I am lost.
Deserted in my loneliness.
I gave so much
In my time,
Love, nurture, protection, succour.
I am lost.
The years are gone,
Slipped slowly on,
Written in the lines on my face,
In the faded blue of my eyes,
In the stumble of my gait,
In the trembling of my hands.
I am lost.
We return to Linda’s story here. Not only was she physically, emotionally and verbally abused, but she also suffered severe financial abuse, which has serious implications for her credit rating, and her ability to borrow in the future.
In the early days when Stephen’s moods began to darken, she felt pressurised to part with her beloved car to satisfy his selfish desire, for what she saw as his ‘happiness’
I once had a car I loved – my BMW – I had worked hard to get this car, and paid off the loan. One weekend my husband and I drove to Belfast to look at a car that he adored and wanted. Finances, however, were not going to stretch for this car. The garage owner said to him that they would consider my car as a trade in, as they liked it, so he would only have to put a small balance to it. At first, I said “no way”. But, on our journey home, he became so depressed and was in such a bad mood. I knew this was going to last. He was blaming me for not being able to get the car, and said that the power was in my hands to get his dream car, and he said that cars didn’t mean as much to me as to him. He kept telling me that this could be “our car”. This went on for days and in the end I gave in. Life was too short to live like this over a car. Yes, I did like my car, but Stephens’s happiness was more important, and if he was going to get so depressed over it I would just agree to the trade in, and we could get back to normal. So, the following week we went back to the garage and made the swap. I was sad at the loss of my car, but I knew that there were more important things in life. Stephens’s happiness used to give me such a kick!
As Stephen’s abusive nature became fully evident, Linda goes on to reveal how she was practically impoverished by his profligacy and irresponsibility. He often spent his wages on alcohol each week, and she was forced to pay the mortgage and bills from her own income. She was, she said, ‘walking on eggshells to try and please him’, as he blithely ignored the bills, some of which were due to his overspending. When she protested and asked him to look at a bill, he would continue to watch television and ‘tell me that I was good at those sort of things and hand it back to me – worry and all’. The situation deteriorated as Stephen started businesses that failed as he lost interest in them, and ‘life began to become one big mess of debts and bills’. He became angry when there were insufficient funds for him to indulge himself with new parts for his car, and blamed his hardworking wife, who managed the money with remarkable expertise. However, she could not cope as his extravagance and irresponsibility increased.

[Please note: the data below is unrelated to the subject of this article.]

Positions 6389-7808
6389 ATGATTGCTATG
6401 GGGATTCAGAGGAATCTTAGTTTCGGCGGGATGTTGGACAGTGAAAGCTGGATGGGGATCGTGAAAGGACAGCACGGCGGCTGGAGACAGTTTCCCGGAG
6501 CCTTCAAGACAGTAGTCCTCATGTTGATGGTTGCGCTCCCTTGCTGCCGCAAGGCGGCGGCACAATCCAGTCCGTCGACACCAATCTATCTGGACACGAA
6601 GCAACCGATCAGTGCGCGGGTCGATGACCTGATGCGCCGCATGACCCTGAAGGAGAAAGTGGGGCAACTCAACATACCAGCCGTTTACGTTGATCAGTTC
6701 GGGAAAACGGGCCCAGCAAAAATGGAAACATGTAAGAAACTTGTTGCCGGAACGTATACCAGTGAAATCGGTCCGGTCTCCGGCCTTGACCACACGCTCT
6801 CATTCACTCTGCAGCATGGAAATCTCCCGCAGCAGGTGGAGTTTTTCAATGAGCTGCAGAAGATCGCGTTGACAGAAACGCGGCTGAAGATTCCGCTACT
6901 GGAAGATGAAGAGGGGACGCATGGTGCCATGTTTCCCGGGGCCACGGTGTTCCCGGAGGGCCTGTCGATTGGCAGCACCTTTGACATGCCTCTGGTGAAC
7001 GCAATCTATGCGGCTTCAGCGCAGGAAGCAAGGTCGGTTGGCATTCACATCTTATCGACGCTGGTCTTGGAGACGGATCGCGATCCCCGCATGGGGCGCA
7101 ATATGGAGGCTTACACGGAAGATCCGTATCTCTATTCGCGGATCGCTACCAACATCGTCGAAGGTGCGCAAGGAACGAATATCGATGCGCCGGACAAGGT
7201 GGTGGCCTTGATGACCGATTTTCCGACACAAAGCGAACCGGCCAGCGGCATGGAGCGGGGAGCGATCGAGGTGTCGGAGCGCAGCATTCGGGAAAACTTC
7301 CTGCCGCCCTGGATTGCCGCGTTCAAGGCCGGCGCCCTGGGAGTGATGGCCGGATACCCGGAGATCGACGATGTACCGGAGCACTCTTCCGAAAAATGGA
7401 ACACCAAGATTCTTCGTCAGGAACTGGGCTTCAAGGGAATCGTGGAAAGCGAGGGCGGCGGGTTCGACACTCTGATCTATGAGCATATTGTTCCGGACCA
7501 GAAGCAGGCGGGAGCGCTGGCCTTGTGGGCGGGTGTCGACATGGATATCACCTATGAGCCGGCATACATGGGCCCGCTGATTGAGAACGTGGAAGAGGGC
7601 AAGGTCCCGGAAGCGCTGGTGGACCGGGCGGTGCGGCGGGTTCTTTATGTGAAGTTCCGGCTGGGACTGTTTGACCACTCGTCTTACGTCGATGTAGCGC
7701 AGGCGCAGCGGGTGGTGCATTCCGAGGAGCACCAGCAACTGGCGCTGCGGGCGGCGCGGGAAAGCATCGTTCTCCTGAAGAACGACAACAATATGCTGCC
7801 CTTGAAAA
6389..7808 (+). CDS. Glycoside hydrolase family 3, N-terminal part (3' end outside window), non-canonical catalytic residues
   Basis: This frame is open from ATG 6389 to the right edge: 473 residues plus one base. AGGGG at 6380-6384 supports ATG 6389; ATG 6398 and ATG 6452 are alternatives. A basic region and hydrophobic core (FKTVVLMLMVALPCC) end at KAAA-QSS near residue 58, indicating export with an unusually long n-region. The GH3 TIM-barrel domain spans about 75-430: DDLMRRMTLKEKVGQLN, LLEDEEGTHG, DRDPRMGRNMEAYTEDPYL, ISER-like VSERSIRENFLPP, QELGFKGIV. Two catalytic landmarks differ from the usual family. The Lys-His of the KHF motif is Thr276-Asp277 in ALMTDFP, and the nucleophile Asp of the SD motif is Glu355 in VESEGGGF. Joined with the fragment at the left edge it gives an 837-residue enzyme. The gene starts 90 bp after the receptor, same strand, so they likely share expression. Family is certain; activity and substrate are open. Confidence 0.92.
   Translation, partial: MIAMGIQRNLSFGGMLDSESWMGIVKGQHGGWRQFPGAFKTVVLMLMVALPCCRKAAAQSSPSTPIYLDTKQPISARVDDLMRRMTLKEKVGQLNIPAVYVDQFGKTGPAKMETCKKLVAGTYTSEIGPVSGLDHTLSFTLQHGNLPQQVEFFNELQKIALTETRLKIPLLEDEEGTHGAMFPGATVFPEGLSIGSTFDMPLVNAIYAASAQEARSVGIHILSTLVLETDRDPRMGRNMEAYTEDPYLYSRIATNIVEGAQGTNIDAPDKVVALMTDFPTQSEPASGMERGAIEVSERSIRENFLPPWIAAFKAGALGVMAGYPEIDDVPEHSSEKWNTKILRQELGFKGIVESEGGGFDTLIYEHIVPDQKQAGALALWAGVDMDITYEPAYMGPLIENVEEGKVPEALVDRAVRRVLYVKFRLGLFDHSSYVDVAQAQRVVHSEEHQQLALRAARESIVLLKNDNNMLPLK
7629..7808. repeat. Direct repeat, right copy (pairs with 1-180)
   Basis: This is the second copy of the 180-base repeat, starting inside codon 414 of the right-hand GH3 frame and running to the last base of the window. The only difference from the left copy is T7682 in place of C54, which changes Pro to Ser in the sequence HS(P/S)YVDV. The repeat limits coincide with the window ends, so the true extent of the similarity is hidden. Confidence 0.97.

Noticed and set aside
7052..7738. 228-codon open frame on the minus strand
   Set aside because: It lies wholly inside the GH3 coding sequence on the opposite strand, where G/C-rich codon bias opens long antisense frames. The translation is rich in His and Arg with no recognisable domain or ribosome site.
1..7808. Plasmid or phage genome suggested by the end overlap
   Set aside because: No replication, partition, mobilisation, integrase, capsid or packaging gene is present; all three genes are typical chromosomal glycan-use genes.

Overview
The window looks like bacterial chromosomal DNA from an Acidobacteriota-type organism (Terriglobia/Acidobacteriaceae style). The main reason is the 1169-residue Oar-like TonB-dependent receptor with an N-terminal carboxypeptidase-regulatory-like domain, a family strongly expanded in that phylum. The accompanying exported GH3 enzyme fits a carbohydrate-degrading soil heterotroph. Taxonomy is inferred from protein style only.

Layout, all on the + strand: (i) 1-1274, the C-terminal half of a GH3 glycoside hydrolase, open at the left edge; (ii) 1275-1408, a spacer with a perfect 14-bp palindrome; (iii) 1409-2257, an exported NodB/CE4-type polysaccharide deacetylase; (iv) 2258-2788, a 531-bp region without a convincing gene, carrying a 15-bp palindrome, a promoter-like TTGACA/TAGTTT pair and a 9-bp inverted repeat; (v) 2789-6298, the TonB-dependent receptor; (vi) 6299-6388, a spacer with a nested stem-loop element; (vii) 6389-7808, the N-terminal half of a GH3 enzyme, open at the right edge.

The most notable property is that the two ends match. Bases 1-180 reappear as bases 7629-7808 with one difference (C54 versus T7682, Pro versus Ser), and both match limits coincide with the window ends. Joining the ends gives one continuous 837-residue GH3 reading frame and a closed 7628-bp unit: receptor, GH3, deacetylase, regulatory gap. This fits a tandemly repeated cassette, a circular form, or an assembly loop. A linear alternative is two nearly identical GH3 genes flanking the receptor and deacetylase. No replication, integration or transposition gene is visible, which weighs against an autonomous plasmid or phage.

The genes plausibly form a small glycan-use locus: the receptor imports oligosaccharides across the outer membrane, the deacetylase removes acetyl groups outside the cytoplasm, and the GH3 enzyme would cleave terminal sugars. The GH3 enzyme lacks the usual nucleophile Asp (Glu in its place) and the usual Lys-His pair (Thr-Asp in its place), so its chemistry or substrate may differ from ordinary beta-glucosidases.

He began to take the chequeblog, write out cheques to cash, and cash them to get what he wanted. Of course, he would spend the money, and only then tell me he about it. He used to assure me not to worry that he would have the money for the account in a week or so. I often believed him, and gave him the benefit of the doubt. But he never stuck to his word. This would mean that I would have to re- jig our money, or go short on something to cover bills. In the end, I had to start hiding the chequeblogs and credit cards because he just didn’t get it. It became my problem, because if I didn’t sort it out cheques would bounce.
Not only did he place all the responsibility on her shoulders, but, as is the way with abusive people, he also mocked her. His sense of entitlement knew few bounds, and reached a new height about three weeks before Christmas one year when
he came home with a new van for which he had signed finance for €15,000. I looked at him drive it in. He had a smile from ear to ear. I just couldn’t believe it. I was so mad at him. We couldn’t afford this. He hadn’t even discussed this with me. It was a huge amount of money to spend without mentioning to your wife, especially when we were really struggling with the monthly finance payments. But, once again, he said he had a new business deal coming up, and not to worry, that it would be easy to pay for the van. Once again, an empty promise – and guess who was left dealing with the monthly payments?
Adapted from Jim O’Shea’s book Abuse. Domestic Violence, Workplace and School Bullying published by Cork University Press
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